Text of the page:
BMA starts sanctions against Benefits Agency Medical ServicesConsultants continue to criticise underfundingEfficiency savings affect Ulster's health serviceConsultants will review 10% limit on private practiceBMJ 1997; 314 doi: https://doi.org/10.1136/bmj.314.7073.79 (Published 04 January 1997) Cite this as: BMJ 1997;314:79
The BMA has “black boxed” the Benefits Agency Medical Services because it has been unable to secure improvements in the pay and terms and conditions of service for doctors who work for the services. The agency has been put in the Important Notice in the BMJ which advises doctors to contact the BMA before applying for jobs with the agency.
The BMA council agreed to the sanction after the agency introduced, without consultation, a new form of contract for doctors who are employed on a sessional basis to conduct medical examinations of claimants for benefits, particularly disability benefit, the disabled living allowance, and attendance allowance (2 November 1996, p 1150). The BMA objected to the fact that there is no notice of termination of contract, no disciplinary or grievance procedure, and no payment when sessions are cancelled. In addition, the service receives reports from general practitioners on a fee paid basis and has refused to accept the BMA's upgraded rate for these fees. The last pay settlement was from 1 April 1995, and the service says that there can be no increase in the current year unless it was funded by greater efficiency–that is, doctors would have to do more examinations per session.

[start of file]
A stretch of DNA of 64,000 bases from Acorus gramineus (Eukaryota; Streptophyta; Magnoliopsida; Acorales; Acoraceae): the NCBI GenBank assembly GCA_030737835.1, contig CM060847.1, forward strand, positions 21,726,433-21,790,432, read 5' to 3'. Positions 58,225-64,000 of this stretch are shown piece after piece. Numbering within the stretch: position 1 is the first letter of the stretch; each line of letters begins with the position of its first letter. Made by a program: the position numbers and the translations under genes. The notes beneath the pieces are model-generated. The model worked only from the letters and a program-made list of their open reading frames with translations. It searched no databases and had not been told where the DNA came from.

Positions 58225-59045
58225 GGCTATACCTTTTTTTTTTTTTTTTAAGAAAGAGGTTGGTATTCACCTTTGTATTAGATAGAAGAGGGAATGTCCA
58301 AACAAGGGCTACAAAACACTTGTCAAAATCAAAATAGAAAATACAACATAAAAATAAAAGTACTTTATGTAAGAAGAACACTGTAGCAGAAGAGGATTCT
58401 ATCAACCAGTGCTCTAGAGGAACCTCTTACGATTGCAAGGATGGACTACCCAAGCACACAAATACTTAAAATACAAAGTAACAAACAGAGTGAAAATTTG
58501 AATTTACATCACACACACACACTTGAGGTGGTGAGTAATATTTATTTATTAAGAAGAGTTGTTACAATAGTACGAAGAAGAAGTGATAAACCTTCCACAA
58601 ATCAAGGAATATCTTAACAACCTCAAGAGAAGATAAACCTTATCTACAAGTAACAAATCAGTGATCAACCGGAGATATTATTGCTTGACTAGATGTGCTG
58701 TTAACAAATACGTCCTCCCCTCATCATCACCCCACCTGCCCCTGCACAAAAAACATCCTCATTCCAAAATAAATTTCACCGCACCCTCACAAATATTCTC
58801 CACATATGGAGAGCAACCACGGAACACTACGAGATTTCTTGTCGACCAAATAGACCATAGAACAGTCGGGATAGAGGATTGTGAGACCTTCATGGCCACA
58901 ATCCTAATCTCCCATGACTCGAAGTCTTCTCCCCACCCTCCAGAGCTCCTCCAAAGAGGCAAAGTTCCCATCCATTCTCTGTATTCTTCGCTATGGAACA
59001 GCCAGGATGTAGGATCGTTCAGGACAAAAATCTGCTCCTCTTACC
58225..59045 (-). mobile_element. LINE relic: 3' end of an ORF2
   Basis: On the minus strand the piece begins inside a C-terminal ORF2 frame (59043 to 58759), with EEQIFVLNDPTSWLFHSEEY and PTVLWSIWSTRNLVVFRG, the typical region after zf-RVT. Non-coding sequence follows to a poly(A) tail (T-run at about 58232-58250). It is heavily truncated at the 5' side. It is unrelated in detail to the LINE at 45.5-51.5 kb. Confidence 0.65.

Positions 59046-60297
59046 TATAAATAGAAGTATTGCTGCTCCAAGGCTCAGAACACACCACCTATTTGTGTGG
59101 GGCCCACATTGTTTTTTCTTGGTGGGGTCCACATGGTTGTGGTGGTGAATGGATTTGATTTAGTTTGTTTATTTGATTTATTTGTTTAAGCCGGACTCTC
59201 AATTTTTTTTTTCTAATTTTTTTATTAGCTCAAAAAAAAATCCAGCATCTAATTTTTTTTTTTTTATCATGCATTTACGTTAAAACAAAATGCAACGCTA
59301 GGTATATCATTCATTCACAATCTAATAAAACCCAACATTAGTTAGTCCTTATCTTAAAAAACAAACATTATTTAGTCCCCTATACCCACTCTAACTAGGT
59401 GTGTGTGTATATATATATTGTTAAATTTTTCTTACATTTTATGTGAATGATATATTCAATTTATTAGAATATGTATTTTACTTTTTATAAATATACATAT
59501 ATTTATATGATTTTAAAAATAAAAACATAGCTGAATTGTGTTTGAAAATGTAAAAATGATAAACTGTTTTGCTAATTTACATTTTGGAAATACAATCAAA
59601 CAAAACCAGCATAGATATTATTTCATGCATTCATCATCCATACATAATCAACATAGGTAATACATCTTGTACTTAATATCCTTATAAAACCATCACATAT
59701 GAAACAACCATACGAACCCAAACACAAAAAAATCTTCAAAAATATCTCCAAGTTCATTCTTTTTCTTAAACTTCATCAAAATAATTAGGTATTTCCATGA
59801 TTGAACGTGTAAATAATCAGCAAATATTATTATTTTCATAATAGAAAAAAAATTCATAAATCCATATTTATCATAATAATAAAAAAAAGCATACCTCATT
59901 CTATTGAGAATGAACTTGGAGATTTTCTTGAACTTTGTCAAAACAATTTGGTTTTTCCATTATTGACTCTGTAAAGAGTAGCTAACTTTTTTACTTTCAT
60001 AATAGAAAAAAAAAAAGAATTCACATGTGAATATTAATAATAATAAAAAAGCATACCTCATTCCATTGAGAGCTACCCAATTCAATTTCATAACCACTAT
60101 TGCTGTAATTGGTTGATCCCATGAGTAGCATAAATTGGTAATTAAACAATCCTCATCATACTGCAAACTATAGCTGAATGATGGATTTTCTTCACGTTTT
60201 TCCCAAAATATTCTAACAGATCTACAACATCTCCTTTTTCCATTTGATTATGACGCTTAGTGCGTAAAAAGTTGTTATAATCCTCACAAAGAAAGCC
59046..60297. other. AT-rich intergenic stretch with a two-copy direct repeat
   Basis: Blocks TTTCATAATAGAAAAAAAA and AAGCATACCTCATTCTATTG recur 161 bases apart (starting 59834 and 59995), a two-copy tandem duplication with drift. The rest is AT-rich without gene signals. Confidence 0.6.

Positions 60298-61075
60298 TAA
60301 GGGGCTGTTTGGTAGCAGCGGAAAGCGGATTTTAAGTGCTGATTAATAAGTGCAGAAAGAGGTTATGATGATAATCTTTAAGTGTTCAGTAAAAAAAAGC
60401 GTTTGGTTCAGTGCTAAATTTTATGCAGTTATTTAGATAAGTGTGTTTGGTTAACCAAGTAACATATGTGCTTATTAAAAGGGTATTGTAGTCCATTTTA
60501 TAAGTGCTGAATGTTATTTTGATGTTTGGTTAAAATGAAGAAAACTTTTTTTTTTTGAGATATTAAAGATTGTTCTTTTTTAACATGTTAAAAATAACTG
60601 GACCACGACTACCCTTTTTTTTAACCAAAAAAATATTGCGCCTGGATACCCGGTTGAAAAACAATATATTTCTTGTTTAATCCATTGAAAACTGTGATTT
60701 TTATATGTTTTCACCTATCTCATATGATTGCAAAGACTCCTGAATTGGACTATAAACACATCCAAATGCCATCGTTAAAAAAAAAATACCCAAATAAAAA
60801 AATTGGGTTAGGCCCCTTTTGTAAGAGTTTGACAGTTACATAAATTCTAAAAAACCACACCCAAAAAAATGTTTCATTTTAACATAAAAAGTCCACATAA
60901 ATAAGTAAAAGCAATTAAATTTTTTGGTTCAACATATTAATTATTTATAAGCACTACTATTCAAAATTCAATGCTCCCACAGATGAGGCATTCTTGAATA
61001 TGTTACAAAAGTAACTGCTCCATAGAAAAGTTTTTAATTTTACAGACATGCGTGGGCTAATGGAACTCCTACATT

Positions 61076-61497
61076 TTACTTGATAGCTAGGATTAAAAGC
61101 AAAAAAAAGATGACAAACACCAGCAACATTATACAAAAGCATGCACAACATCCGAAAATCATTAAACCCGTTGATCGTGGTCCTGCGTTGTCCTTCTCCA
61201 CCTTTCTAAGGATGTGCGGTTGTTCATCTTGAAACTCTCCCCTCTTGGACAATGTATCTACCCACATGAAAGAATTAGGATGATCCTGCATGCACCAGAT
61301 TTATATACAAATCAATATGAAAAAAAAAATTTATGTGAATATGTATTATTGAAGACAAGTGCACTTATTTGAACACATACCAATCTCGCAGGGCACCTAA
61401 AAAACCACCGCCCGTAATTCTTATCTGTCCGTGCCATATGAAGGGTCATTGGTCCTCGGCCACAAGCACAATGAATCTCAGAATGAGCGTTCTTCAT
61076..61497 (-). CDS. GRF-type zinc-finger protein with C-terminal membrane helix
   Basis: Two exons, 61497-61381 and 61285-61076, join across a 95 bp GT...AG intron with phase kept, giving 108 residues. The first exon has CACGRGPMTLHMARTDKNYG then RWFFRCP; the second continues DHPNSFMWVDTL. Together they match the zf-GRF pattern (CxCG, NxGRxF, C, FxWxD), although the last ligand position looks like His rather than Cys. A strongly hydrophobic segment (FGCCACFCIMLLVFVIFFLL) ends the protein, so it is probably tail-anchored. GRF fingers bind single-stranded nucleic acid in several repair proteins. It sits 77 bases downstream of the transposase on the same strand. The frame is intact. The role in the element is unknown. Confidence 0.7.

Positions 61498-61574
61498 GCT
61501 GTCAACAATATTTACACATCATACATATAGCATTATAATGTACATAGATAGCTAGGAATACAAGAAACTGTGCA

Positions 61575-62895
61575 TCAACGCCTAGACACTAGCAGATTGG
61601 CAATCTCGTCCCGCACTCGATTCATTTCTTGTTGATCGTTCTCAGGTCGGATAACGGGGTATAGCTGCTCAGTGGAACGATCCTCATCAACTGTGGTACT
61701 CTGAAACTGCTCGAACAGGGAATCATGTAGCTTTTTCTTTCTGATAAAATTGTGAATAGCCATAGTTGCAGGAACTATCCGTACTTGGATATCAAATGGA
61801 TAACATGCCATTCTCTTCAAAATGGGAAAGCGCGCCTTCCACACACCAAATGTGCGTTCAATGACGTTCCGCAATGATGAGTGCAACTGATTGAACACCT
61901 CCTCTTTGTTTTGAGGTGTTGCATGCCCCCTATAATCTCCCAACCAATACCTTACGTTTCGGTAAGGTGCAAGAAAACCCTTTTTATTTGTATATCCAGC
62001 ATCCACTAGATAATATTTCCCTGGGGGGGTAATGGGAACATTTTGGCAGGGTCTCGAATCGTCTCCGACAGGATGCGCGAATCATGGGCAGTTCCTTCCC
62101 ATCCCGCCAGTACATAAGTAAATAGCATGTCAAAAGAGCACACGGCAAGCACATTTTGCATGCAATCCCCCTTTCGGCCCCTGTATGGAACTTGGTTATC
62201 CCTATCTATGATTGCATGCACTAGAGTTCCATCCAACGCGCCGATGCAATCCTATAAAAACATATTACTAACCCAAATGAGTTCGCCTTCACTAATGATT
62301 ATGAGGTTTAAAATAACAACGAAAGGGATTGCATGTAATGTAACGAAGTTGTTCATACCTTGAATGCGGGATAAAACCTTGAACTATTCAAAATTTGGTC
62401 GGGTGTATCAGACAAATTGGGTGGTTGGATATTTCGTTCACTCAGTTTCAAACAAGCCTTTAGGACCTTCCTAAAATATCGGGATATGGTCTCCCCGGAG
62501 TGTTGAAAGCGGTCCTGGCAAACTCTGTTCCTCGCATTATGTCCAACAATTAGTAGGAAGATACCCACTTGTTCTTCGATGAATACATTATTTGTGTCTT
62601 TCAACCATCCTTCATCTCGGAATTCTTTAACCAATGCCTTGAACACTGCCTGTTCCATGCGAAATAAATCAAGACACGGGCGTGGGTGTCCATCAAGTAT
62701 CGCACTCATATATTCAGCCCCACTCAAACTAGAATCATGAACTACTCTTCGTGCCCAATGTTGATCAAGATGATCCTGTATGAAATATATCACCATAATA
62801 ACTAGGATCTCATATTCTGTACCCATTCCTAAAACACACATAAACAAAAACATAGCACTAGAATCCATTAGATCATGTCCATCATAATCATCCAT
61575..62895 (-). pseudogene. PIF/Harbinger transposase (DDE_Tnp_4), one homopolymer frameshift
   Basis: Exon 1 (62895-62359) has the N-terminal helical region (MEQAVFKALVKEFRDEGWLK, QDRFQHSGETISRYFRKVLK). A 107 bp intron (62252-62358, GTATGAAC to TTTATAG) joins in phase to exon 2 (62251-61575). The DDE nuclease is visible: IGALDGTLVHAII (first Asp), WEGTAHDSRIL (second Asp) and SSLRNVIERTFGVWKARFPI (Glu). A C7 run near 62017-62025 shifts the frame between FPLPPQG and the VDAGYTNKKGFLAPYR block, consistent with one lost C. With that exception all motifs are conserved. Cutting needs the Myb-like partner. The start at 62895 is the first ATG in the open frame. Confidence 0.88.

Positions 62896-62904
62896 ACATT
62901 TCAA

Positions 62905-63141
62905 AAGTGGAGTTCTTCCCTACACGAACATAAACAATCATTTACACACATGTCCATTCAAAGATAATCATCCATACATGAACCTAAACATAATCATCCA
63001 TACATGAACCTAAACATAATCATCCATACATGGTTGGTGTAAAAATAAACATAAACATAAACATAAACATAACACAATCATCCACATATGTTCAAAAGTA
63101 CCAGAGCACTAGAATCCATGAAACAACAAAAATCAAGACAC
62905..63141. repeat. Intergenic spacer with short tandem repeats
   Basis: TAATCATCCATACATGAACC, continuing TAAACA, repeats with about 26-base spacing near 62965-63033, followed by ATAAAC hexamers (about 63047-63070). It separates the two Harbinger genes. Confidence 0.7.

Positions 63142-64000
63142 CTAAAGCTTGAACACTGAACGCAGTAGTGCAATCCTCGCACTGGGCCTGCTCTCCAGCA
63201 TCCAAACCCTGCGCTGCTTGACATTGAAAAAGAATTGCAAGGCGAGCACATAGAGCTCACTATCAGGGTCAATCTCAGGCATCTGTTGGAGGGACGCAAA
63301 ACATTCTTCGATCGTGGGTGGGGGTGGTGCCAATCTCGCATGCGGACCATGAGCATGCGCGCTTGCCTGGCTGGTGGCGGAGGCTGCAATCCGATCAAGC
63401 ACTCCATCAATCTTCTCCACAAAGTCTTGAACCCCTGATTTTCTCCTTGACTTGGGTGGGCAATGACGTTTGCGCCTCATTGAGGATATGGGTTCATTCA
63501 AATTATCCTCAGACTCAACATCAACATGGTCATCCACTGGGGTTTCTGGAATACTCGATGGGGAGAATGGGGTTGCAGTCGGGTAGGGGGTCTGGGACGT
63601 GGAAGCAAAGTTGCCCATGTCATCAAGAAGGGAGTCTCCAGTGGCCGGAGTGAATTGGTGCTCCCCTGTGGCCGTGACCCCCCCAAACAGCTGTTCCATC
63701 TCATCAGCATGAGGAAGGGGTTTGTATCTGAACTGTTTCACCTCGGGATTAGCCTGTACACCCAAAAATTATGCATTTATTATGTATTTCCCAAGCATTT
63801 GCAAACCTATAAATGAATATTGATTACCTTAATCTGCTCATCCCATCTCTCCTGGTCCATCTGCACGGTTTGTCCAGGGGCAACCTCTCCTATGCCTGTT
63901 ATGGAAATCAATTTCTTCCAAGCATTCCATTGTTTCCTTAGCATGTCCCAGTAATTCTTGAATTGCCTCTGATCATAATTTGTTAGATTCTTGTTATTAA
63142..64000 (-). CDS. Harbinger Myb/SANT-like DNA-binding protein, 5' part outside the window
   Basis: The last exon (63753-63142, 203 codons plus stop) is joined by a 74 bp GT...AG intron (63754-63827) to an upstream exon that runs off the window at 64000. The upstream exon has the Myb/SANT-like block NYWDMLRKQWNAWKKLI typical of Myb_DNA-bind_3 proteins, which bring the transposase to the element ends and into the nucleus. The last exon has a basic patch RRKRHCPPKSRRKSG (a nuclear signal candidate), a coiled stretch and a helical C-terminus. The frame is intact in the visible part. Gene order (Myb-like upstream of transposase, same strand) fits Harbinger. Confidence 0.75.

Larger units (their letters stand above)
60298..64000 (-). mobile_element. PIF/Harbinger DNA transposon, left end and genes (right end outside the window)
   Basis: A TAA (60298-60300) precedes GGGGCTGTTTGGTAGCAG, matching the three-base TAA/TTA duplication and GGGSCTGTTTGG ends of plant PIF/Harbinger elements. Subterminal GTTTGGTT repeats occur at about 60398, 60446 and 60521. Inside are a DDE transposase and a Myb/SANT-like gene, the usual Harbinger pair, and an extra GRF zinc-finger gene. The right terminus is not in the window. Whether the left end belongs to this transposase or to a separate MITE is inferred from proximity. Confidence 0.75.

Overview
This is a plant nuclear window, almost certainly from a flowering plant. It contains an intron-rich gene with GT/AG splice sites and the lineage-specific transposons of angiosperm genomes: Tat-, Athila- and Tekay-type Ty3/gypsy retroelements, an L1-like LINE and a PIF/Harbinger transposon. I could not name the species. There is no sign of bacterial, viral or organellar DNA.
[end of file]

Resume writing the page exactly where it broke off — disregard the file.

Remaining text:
Consultants continue to criticise underfunding
Patients continue to be disadvantaged by the perverse operation of the internal market, particularly when purchasers run out of money. Consultants from around Britain reported at last month's meeting of the Central Consultants and Specialists Committee that fundholding general practitioners were telling providers that they did not want their patients to receive elective treatment even when they had reached the top of the list and the hospital had the capacity.
Dr Basil Hudson, a consultant anaesthetist in Derby, said that doctors in his area felt that this situation was leading them to lose control over their patients who were no longer being treated on the basis of clinical need. Lists had to be organised weeks in advance and the teaching of junior staff was being affected.
Another anaesthetist, Dr Bob Buckland from Winchester, also reported that fundholders had asked the hospital not to admit their patients; these included those waiting for joint replacements. This restriction meant that the hospital was not meeting its targets and a further problem was that bonuses were written into the targets.
“The internal market is a nonsense,” Dr Peter Holden, a fundholding general practitioner in Derbyshire, told the committee, “but we must not fight among ourselves.” He and his colleagues were telling their patients why their hospital treatment was delayed and giving them pro forma letters to send to their members of parliament to complain about the underfunding. Recognition for ophthalmic training had already been withdrawn from one of the provider units because of the fall in throughput and he feared that gynaecology might soon follow. “We must take some positive action,” Dr Holden said, “and find out how many hospitals are not achieving the patient's charter targets on waiting times.”
Efficiency savings affect Ulster's health service